The IPKat is grateful to Epameinondas Stylopoulos, LL. M. of the European Law Students' Association, who writes from Geneva:
The WIPO organized in Geneva from 6 to 7 February, 2007 the first meeting of a Working Group on a Digital Access Service for the Priority Documents. According to various Conventions and Treaties,
“[a]ny person who has duly filed an application… in one of the countries of the (Paris) Union,… shall enjoy, for the purpose of filling in the other countries, a right of priority...” (Article 4a1 of Paris Convention for the Protection of Industrial Property).To this direction, the Assemblies of the Paris Union for the Protection of Industrial Property, the Patent Law Treaty and the International Patent Cooperation Union (PCT Union), in the context of the 42nd series of meetings of the Assemblies of the Member States of WIPO held in Geneva from 25 September to 3 October 2006, approved the establishment of a digital access service for priority documents.
In sum, the new service will offer possibilities for more streamlined handling of priority documents for the benefit of both Patent Offices and applicants, with considerable savings of financial and other resources, similar to possibilities available in the case of priority documents filed in connection with international applications under the Patent Cooperation Treaty (PCT). Participation in the service is expected to be on a voluntary basis for both Patent Offices and applicants. In particular, Offices may have the choice of participating as an Office of first filing or as an Office of second filing, or both.
The IPKat hasn't quite got the hang of e-filing yet
The service will provide a framework and administrative procedures under which priority documents could be made accessible in a digital library for the purposes of complying with national and regional requirements for the furnishing of priority documents. It will take advantage of the existing automated systems operated by the International Bureau for priority documents under the PCT, with certain additional features necessary in the context of Paris Convention filings and will permit use of a wide variety of media and formats. Offices of first filing will be able to take advantage of the service to reduce the issuing of multiple copies of priority documents. Offices of second filing will be able to reduce the need to handle and store priority documents and to take administrative steps in cases where priority documents have not been furnished by applicants. Applicants will be able to rely, in relation to participating Offices of second filing, on a single reference to a priority document held in a digital library rather than having to obtain and furnish multiple priority documents to all Offices of second filing.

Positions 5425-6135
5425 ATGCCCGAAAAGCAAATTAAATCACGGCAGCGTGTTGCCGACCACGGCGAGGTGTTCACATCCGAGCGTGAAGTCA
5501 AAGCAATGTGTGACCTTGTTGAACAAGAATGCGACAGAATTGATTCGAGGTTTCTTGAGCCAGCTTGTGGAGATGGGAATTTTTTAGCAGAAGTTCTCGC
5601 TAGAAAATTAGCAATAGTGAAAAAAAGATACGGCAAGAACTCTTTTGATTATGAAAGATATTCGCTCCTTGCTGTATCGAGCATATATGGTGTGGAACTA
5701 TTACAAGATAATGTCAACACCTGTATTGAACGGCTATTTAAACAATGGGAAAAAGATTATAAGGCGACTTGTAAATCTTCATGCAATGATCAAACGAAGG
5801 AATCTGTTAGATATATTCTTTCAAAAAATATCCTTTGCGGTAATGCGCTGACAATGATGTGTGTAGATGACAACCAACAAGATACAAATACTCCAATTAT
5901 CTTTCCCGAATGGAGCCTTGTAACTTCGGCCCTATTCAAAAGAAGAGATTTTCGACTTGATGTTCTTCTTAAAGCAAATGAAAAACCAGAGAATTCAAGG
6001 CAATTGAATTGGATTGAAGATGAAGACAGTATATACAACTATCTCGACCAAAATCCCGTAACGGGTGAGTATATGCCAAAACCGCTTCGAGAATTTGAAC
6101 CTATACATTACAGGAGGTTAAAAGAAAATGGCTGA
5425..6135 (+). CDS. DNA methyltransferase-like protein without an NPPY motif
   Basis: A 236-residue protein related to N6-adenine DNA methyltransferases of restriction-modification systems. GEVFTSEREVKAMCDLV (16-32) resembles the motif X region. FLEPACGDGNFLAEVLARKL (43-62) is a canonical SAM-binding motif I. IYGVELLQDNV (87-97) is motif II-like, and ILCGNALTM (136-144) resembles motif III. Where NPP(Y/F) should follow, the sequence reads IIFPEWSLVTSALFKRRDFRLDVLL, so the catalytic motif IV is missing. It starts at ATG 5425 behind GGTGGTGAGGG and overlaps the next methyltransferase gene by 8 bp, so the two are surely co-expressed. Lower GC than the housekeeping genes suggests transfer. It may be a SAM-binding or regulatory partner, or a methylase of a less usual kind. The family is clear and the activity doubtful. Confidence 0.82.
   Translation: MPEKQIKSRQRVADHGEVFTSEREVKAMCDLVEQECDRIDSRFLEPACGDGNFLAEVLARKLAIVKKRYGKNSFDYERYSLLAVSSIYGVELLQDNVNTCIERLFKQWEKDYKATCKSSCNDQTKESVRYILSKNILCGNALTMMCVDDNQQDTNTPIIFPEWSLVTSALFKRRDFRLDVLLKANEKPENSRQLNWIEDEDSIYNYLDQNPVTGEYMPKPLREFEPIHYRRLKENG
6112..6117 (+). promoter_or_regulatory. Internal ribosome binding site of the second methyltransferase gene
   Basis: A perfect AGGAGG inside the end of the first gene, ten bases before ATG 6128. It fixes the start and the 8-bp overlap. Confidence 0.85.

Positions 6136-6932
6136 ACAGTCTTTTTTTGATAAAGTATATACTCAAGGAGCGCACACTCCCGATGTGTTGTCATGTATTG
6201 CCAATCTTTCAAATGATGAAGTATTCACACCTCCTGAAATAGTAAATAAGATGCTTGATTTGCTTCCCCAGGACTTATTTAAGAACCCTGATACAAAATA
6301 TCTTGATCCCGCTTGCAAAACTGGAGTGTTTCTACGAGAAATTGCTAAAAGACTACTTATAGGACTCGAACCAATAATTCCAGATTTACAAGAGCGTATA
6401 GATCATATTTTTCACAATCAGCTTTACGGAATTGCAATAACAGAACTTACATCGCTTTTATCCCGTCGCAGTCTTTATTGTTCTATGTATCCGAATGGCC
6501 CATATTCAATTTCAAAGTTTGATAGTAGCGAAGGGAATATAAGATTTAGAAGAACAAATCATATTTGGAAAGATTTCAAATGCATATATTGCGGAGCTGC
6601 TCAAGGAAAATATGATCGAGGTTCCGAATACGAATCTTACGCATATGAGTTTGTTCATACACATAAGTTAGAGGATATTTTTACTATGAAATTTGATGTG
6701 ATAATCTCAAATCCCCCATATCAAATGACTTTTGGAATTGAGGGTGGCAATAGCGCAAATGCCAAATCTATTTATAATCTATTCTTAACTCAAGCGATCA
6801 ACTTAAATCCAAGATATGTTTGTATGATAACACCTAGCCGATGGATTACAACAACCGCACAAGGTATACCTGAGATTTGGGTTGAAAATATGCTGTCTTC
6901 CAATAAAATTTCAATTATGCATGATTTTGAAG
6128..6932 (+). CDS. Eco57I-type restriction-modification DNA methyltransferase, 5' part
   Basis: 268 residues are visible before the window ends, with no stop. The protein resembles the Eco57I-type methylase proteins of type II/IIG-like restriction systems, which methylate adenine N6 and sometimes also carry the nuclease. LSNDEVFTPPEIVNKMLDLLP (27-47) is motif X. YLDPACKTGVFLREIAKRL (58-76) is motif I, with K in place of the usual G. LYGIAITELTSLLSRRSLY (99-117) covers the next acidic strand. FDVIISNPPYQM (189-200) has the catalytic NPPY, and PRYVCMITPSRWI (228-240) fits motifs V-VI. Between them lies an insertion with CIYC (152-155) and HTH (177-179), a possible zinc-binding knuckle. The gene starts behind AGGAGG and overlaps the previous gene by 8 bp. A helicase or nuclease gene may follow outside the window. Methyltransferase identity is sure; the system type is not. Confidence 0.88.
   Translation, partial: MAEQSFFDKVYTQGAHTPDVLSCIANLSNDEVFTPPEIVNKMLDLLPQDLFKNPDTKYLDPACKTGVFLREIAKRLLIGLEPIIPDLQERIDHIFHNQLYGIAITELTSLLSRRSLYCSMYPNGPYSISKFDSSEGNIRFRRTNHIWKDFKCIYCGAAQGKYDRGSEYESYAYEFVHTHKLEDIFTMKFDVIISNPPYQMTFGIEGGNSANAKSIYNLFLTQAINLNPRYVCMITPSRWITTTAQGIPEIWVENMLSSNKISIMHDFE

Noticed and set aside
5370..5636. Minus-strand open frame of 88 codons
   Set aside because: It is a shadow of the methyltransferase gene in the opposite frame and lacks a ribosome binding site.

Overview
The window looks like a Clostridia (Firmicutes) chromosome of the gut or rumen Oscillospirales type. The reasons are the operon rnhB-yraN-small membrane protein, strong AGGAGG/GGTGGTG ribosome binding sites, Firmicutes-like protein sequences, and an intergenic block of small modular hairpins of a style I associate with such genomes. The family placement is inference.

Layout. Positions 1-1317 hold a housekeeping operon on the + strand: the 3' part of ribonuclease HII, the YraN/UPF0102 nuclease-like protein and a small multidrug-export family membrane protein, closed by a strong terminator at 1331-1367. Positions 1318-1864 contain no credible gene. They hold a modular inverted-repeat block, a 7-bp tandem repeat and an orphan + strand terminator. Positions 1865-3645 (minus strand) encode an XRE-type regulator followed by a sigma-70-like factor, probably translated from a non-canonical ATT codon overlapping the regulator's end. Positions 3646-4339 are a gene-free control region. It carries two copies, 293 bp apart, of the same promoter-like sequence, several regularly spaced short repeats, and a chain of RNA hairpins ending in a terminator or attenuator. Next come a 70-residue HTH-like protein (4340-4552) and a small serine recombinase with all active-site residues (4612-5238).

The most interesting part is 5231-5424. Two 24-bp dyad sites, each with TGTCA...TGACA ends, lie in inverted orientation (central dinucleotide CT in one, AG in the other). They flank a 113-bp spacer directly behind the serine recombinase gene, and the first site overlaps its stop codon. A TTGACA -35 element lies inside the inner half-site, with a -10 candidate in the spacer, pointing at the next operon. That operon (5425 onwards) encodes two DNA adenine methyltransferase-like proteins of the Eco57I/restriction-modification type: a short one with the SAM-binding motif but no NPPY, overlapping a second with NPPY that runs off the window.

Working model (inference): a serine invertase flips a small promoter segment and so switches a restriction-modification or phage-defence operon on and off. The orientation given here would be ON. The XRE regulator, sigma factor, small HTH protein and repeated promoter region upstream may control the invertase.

As far as the meeting is concerned, even though it was well-attended, it was actually a small meeting with many observers. The discussion took place mainly between the delegations of the United States Patent and Trademarks Office (USPTO), the Japan Patent Office (JPO) and the European Patent Office (EPO). In particular, the three Offices concerned (“the Trilateral Offices” – http://www.trilateral.net/) hold a substantial majority of the world’s priority documents and had already established a Trilateral-based digital access service called Trilateral Document Access (TDA) to facilitate transfer of priority documents between those Offices. Given the substantial investment by the Trilateral Offices to the TDA service, one of their main concerns was the new international system of digital access to priority documents to be fully consistent with the existing TDA system.
Furthermore, although the draft agenda of the first WIPO Working Group on Digital Priority Documents included the discussion of the system architecture, the organizational structure and the technical and legal considerations, only the system architecture had been discussed and the Working Group agreed to defer more detailed consideration of the two remaining issues to its next session.
In terms of the system architecture, the Working Group agreed that the digital access service for priority documents should be developed having regards to the following principles: the business needs, a network model, flexibility, security, confidentiality, translated documents, efficiency, assistance from the International Bureau to the developing countries, and a free-of-charge policy.
The next session of the Working Group is to be convened from 30 April to 3 May 2007, that is, in the week following the ninth session of the Working Group on the Reform of the PCT.